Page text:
imaginative mind, but also often falsified by foreign influence and deficiency in discernment, are coined in the most national, in the most idiomatic form, in traditional tales and popular poetry. There is indeed a symbolic language common to the human race; but only in its principal outlines; all the finer shades are the result of the climate or of historical influences. We do not wish however to be thought to overrate the poetry of the people in respect to its absolute beauty. William Grimm, speaking of the ancient Danish popular ballads, calls the poetry of nature “a mighty stream, which advances, dashing and foaming with its own living pulses, and slowly rolls on to traverse the whole land;" while he compares the poetry of art to "the ornamental aqueduct, which forces the waters of the living stream through narrow pipes, and causes them to rise in jets or fall in artificial cascades." But natural and popular poetry are two distinct things often confounded. Genuine art never injured natural talent. Men do not, like nightingales, bring song with them into the world, but only the capacity for song. The mind of the popular poet is in general the most cultivated in his circle. He thinks as much of the effect of his song, as the learned poet does; and his effusions are beautiful, not because he is an uneducated man, but in spite of his being so.

In comparing the nations of Europe to those of the other continents, there is nothing which can give us a stronger proof of the superiority of the former, than their respective popular poetry. We were prepared to find the latter infinitely below us in civilization and intellect; but the wild flowers we are looking for, do not require a cultivated soil ; and from the very bosom of a rough and stony earth, the miner fetches precious gems. In respect to the Oriental races, it may justly be said, that their best mental productions are deposited in their written literature; and that the small information we have as to the East, must necessarily prevent our discovering hidden trea

But the literature of a nation is after all only the product of the faculties of a few individuals; and as to the latter objection, we doubt, whether Hindoostan is not better known to our scholars than Servia. We do not hesitate to maintain, that a single village of this latter province harbors more real poetry than all the Indo-Chinese countries together; and one valley of South Western Germany, more than the whole Celestial Empire. The very rudest beginnings of the European nations exhibit at least some features of energy and ardor ; while a feebleness and tameness prevails in most of the productions of the Eastern semi-barbarians to such a degree, that we are inclined to assent to the opinion of a sagacious English writer, who “ sometimes thought that the extreme monotony and uniformity of season, production, and scenery in the East, might contribute to deaden and tranquillize the faculties, removing from the mind the powerful incentive of variety to animate and rouse it to action."*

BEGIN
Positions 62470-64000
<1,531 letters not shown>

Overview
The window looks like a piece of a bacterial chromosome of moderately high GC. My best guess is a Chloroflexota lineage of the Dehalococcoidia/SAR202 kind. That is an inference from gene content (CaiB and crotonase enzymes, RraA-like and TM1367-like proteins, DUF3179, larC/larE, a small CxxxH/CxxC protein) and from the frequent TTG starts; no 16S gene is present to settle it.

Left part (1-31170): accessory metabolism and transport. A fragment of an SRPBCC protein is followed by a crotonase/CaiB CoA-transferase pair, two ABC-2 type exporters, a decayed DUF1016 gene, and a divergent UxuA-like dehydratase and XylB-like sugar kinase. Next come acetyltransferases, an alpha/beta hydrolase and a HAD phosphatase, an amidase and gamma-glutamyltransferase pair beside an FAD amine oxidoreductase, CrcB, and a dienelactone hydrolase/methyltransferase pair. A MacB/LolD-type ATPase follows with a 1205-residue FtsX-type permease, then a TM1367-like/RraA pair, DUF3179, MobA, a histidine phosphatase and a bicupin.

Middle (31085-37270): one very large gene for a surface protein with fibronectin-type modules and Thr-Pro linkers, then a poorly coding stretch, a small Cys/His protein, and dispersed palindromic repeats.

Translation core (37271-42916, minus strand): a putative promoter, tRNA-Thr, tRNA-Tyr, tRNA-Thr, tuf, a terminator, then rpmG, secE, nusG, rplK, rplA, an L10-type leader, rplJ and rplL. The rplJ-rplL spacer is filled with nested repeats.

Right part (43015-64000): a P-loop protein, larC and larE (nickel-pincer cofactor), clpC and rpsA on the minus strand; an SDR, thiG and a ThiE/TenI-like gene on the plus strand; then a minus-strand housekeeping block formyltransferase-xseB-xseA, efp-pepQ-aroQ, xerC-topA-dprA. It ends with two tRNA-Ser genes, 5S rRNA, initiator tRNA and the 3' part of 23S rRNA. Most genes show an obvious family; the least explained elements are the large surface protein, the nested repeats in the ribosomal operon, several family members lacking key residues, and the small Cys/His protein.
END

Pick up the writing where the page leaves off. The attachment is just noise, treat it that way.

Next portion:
There are certainly among the Oriental nations some, which, as a whole, bear decidedly the stamp of poetical nations, e. g. the Afghauns, whorn Mountstuart Elphinstone thinks the only Eastern people who know the feeling of love, in the ChristianEuropean sense of this word ; and also the Arabs, even independently of their former wide and well known influence. Indeed the whole life of the Bedouins is interwoven with a kind of wild poetry ; and other nomadic nations of Asia have more or less of the same stamp. But compare their poetical productions, the creations of their fancy, with those of the European races, Teutonic or Slavic, and you will be struck with the difference. We are however far from denying the influence which the East has exercised on our poetry, as well as on other tendencies of our mental developement. And how could we deny what history herself has written with distinctly legible characters, when she informs us that all the great families of nations, which now form the population of Europe, issued from the inexhaustible sources of Asia ? Education begins in the cradle ; and even education cannot entirely extirpate natural propensities and faculties. To this was added the general influence of the Crusades, direct and indirect. There are numerous tales still living among all the European races, evidently drawn from the great fountain of the East. But, if we except those nations which are by their local situation connected with oriental ones, as are most of the Slavic and the Hungarian tribes,-only the body of those tales is the same ; another spirit breathes in them.

On the other hand we recognise, notwithstanding our remarks about their characteristic distinctions, a certain family resemblance in the popular poetry not only of such of the European nations as belong to one and the same stock, but among them all; the stamp impressed by a common religion, and by

* Crawfurd's History of the Indian Archipelago.